Table 9. Results
graphName bookProjection nodes rels

"graphWithProperties"

{label=Book, properties={price={defaultValue=5.0, property=price}, ratings={defaultValue=null, property=ratings}}}

5

6

The projected graphWithProperties graph contains five nodes and six relationships. In the returned bookProjection we can observe, the node properties price and ratings are loaded for Books.

GDS currently only supports loading numeric properties.

Further, the price property has a default value of 5.0. Not every book has a price specified in the example graph. In the following we check if the price was correctly projected:

Verify the ratings property of Adam in the projected graph:
MATCH (n:Book)
RETURN n.name AS name, gds.util.nodeProperty('graphWithProperties', id(n), 'price') as price
ORDER BY price
Table 10. Results
name price

"The Hobbit"

5.0

"Frankenstein"

19.99

We can see, that the price was projected with the Hobbit having the default price of 5.0.

2.5. Relationship properties

Analogous to node properties, we can either use the relationshipProperties configuration parameter or extend an individual relationshipProjection for a specific type.

Project Person and Book nodes and READ relationships with numberOfPages property:
CALL gds.graph.create(
  'readWithProperties',                     (1)
  ['Person', 'Book'],                       (2)
  {                                         (3)
    READ: { properties: "numberOfPages" }   (4)
  }
)
YIELD
  graphName AS graph,
  relationshipProjection AS readProjection,
  nodeCount AS nodes,
  relationshipCount AS rels
1 Projects a graph under the name readWithProperties.
2 The nodes to be projected. In this example, the nodes with a Person or Book label.
3 Use the expanded relationship projection syntax.
4 Project relationships of type READ and their numberOfPages property.
Table 11. Results
graph readProjection nodes rels

"readWithProperties"

{READ={orientation=NATURAL, aggregation=DEFAULT, type=READ, properties={numberOfPages={defaultValue=null, property=numberOfPages, aggregation=DEFAULT}}}}

5

4

Next, we will verify that the relationship property numberOfPages were correctly loaded.

Stream the relationship property numberOfPages of the projected graph:
CALL gds.graph.streamRelationshipProperty('readWithProperties', 'numberOfPages')
YIELD sourceNodeId, targetNodeId, propertyValue AS numberOfPages
RETURN
  gds.util.asNode(sourceNodeId).name AS person,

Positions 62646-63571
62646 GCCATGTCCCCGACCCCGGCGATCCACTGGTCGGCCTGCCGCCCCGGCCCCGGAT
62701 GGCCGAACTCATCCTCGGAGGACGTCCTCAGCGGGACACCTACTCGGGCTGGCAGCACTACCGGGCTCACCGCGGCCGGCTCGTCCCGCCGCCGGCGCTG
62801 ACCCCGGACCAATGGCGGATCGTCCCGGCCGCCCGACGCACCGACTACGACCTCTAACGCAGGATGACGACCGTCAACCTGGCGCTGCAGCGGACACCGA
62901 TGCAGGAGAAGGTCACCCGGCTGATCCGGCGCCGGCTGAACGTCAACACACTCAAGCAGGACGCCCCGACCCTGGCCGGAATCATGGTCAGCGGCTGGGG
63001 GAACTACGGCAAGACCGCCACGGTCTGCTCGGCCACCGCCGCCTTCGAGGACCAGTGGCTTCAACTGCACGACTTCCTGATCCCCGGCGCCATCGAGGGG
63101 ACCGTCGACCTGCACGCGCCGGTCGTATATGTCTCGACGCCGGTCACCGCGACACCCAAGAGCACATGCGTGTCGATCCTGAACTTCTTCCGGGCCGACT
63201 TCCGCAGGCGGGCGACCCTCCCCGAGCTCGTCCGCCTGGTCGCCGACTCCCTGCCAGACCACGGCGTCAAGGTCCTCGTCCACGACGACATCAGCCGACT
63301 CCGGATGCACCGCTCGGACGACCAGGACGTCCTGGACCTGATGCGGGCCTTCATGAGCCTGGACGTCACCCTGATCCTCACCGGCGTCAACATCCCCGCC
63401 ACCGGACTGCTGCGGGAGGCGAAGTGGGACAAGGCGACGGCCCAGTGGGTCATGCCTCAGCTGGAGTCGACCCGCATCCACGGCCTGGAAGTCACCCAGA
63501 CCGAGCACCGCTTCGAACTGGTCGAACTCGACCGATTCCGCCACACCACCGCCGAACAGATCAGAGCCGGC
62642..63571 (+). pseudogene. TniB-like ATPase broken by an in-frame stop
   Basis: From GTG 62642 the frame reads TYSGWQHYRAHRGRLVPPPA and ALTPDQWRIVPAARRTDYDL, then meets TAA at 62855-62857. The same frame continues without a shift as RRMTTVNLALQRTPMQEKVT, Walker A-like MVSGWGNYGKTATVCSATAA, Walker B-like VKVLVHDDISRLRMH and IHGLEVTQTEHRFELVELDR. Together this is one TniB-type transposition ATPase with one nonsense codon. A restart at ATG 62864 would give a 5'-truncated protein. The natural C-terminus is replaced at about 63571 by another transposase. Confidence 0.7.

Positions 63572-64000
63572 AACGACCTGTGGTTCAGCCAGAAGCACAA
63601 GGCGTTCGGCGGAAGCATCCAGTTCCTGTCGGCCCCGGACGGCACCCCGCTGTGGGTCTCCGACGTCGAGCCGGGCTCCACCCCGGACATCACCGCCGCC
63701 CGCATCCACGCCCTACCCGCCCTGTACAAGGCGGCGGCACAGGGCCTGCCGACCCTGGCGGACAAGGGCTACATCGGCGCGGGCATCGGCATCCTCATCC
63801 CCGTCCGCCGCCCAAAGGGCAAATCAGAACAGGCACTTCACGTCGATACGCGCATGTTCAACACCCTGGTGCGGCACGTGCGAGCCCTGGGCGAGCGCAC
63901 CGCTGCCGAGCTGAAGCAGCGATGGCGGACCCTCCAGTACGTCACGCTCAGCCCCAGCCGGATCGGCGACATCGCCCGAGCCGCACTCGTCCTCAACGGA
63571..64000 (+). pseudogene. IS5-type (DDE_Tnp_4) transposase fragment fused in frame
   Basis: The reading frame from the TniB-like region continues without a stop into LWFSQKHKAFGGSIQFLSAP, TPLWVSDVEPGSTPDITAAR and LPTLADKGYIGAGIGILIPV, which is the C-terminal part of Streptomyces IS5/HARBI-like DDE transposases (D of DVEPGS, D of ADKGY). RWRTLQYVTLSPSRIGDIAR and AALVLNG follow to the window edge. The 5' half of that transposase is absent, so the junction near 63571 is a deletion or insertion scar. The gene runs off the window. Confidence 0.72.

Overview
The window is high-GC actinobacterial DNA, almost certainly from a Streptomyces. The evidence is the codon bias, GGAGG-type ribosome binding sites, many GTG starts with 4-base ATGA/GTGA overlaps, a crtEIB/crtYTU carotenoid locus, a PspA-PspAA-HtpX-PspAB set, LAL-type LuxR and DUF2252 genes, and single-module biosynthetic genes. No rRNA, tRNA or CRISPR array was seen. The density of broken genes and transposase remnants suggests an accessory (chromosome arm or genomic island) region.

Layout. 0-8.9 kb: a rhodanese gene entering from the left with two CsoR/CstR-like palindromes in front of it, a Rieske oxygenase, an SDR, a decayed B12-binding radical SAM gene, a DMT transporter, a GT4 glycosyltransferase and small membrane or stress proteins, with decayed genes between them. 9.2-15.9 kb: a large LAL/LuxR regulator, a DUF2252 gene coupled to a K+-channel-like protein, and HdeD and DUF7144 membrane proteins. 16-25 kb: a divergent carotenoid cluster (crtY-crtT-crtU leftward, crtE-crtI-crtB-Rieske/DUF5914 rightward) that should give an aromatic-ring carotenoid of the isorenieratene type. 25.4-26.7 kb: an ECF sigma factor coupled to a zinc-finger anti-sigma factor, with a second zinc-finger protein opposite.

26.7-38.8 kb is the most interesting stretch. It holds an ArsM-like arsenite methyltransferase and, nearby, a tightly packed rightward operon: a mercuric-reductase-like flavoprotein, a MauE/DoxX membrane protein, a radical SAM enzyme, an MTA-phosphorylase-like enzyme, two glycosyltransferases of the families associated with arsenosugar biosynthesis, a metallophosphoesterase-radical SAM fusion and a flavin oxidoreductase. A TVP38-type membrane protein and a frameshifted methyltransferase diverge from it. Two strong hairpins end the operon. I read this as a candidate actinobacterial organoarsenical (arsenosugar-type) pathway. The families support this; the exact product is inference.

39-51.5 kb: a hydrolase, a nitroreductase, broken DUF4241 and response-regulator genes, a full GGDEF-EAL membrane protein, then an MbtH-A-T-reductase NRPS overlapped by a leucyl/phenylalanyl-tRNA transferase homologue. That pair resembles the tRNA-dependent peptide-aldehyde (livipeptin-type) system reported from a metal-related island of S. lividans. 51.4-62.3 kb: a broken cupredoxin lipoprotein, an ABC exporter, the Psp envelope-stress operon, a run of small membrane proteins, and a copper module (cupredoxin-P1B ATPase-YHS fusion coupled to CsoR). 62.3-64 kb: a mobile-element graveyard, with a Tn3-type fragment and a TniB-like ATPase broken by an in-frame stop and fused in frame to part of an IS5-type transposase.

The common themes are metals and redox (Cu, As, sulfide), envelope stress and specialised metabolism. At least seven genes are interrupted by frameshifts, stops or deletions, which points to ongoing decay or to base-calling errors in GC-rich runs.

gds.util.asNode(targetNodeId).name AS book,
  numberOfPages
ORDER BY person ASC, numberOfPages DESC
Table 12. Results
person book numberOfPages

"Adam"

"The Hobbit"

30.0

"Florentin"

"The Hobbit"

42.0

"Florentin"

"The Hobbit"

4.0

"Veselin"

"Frankenstein"

NaN

We can see, that the numberOfPages property is loaded. The default property value is Double.NaN and could be changed using the Map-Syntax the same as for node properties in Node properties.

2.6. Parallel relationships

Neo4j supports parallel relationships, i.e., multiple relationships between two nodes. By default, GDS preserves parallel relationships. For some algorithms, we want the projected graph to contain at most one relationship between two nodes.

We can specify how parallel relationships should be aggregated into a single relationship via the aggregation parameter in a relationship projection.

For graphs without relationship properties, we can use the COUNT aggregation. If we do not need the count, we could use the SINGLE aggregation.

Project Person and Book nodes and COUNT aggregated READ relationships:
CALL gds.graph.create(
  'readCount',                      (1)
  ['Person', 'Book'],               (2)
  {
    READ: {                         (3)
      properties: {
        numberOfReads: {            (4)
          property: '*',            (5)
          aggregation: 'COUNT'      (6)
        }
      }
    }
  }
)
YIELD
  graphName AS graph,
  relationshipProjection AS readProjection,
  nodeCount AS nodes,
  relationshipCount AS rels
1 Projects a graph under the name readCount.
2 The nodes to be projected. In this example, the nodes with a Person or Book label.
3 Project relationships of type READ.
4 Project relationship property numberOfReads.
5 A placeholder, signaling that the value of the relationship property is derived and not based on Neo4j property.